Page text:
The housing 69 is laterally bored to accommodate a saw blade mounting shaft 76 which is journaled in radially and thrust bearings 77, the latter being suitably mounted within the bore of the housing 69. Also mounted upon the shaft 76 adjacent each end of the housing 69 are annular sealing rings 78 preferably formed of neoprene rubber or similar material normally used for sealing lubricating oil. The mounting shaft 76 extends forwardly of the housing 59 and is formed with a diametrally enlarged portion 79 which, in turn, integrally merges into a turned down or diametrally reduced portion 89 for mounting a conventional saw blade 81. By fitting bushings of various external diametral sizes over shaft 76, it can be seen that the mounting shaft 75 is capable of handling saw blades having various sized mounting hubs.

A pair of clamping plates 82, 33, are disposed on each side of the saw blade 81 to prevent buckling of the blade 81 during the grinding process, each of the plates 82, 83, further being reinforced by a plurality of radially extending gussets 84, all of which together with shaft 79 constitute blade-holding means. The saw blade 81 is conventional in construction, and, therefore, neither illustrated nor described in detail herein. Moreover, it should be noted that the automatic saw grinder A is not limited to blades of the diameter shown in PEG. 1 and any blade of almost any diameter within a large range can be suitably sharpened or ground on the saw grinder A.

The outer end of the mounting shaft 76 is threaded for accommodating a locking nut 85 for holding the saw blade 81 and the clamping plates 82, 83, in a rigid position. Referring now to FIGS. 8 and 9, mounting shaft 76 extends rearwardly of the cast metal housing 69 into a clutch housing 86, the latter being bolted or otherwise rigidly secured to the housing 69. Mounted upon the extended end of the shaft 76 adjacent the forward end of the clutch housing 86 is a washer 88. Disposed about the shaft 76 and keyed thereto is an axially extending sleeve 89, having a diametrally reduced portion 91}, thereby forming an annular shoulder 91. The sleeve 89 is retained on the shaft 76 by means of a set collar 92 and a set screw 93. Disposed about the sleeve 39 and abutting the washer 38 and the annular shoulder 91 is a circular brake plate 94. It can be seen, by reference to FIG. 8, that the annular shoulder 91 abuts the brake plate 94 and holds the same in rigid position with respect to the sleeve 89. A portion of the sleeve 89 is externally threaded for accommodating a locking ring 95 which is axially slit and retained by means of a bolt 96. interposed between the locking ring 95 and the brake plate 94 is a slip clutch 97 which includes a pair of spaced clutch plates 98, 99, and which are retained in axial alignment by means of pins 1%. Each of the plates 98, 99, are axially bored to accommodate compression springs 191 for spring-biasing each of the clutch plates 98, 99, into frictional engagement with the locking ring 95 and the brake plate 94, respectively. It should be noted that the clutch plates 98, 99, are mounted upon the shaft 76 by means of bushings 1G2, and that washers 102', 192", are interposed between the clutch plate 93, and the locking ring 95, and the clutch plate 99 and the brake plate 94, respectively. The clutch plate 99 is annularly provided with a set of gear teeth 19?; which engage a vertically shiftable rack bar 194, the latter being shiftable within a vertical slot 105 formed within the clutch housing 86.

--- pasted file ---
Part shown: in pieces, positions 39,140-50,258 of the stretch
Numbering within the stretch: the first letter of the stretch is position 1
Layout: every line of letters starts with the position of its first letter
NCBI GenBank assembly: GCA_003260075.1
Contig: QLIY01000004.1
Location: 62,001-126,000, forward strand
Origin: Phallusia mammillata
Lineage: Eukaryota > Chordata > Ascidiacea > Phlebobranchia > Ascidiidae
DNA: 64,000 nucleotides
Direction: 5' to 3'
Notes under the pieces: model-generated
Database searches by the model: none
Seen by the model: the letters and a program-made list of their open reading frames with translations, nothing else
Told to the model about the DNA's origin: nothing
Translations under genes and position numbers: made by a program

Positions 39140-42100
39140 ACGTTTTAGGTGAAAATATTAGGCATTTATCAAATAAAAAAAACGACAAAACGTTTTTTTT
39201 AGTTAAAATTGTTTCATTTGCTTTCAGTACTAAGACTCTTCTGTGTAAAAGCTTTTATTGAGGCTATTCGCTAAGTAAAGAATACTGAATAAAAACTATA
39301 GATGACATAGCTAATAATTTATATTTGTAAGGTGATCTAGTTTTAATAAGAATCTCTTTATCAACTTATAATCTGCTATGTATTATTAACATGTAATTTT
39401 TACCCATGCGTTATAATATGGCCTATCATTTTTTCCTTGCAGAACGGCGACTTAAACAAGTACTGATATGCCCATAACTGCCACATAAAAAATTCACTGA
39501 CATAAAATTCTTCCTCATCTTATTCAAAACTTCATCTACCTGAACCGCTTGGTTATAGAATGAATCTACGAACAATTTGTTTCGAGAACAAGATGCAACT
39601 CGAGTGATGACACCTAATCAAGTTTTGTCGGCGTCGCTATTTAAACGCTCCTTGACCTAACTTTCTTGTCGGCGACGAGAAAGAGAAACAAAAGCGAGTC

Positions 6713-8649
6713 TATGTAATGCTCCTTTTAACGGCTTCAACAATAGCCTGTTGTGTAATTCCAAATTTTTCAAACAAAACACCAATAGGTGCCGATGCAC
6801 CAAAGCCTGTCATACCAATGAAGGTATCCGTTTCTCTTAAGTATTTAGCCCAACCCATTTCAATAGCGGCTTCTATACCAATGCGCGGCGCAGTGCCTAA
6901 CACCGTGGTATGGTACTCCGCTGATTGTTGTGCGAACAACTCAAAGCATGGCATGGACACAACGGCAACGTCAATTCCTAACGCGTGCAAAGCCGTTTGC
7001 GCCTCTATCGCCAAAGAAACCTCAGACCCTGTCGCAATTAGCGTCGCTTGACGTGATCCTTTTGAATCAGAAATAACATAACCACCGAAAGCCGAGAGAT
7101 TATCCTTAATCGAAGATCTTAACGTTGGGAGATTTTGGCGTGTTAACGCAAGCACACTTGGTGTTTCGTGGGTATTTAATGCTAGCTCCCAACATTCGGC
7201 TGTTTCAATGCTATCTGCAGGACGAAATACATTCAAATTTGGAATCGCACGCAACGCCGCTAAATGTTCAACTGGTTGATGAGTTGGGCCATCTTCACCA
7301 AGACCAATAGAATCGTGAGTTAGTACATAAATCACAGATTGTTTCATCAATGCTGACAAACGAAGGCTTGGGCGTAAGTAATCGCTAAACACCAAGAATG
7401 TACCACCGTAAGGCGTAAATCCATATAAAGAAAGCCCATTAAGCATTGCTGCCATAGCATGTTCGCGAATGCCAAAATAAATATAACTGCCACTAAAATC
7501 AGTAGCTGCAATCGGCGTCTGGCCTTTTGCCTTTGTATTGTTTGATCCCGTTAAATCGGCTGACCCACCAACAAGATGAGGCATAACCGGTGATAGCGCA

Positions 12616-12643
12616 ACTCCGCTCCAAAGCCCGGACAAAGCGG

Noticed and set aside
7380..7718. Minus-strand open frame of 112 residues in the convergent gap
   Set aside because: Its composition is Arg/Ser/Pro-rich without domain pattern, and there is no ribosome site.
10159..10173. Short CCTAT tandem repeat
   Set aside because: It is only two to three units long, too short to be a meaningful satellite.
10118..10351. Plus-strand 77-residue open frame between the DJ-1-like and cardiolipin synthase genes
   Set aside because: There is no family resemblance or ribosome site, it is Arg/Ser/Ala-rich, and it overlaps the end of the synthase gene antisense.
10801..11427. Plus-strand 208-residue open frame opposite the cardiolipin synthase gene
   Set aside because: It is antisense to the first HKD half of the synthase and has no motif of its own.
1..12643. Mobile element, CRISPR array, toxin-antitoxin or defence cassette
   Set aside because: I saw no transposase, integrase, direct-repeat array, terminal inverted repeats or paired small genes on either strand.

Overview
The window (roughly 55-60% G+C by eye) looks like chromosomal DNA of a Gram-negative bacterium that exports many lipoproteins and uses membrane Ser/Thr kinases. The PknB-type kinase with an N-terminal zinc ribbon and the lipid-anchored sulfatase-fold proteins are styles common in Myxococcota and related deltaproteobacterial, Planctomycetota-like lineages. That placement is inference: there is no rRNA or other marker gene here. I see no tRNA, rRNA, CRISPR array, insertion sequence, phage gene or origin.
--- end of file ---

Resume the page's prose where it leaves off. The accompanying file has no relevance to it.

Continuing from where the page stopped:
The upper end of the rack bar 104 is secured, by means of bolt 106, to the lower end of a piston rod 167 having a lowered clevised end 1113. The piston rod 187 is operatively mounted within a double acting hydraulic cylinder 139 having upper and lower fluid ports 11%, 111, respectively. Welded or otherwise rigidly secured to the rack bar 1114 is an outwardly extending actuating arm 112 which is movable between a pair of vertically spaced limit switches 113, 114. The limit switch 113 is rigidly secured to the cast metal housing 69 and supports a jack shaft 115, the lower end of which is journaled in a boss 116, also rigidly secured to the cast housing 69. Secured to the upper end of the jack shaft 115 is a crank handle 117 for turning the jack shaft 115 and thereby regulating the vertical position of the lower limit switch 114, with respect to the upper limit switch 113. Thus, it can be seen that the distance that the rack bar 1124 will move within the slot 1115 can be regulated by adjusting the position of the limit switches 113, 114, Each of the limit switches 113, 114, can further be provided with bumper pads 118, 118, respectively, if desired.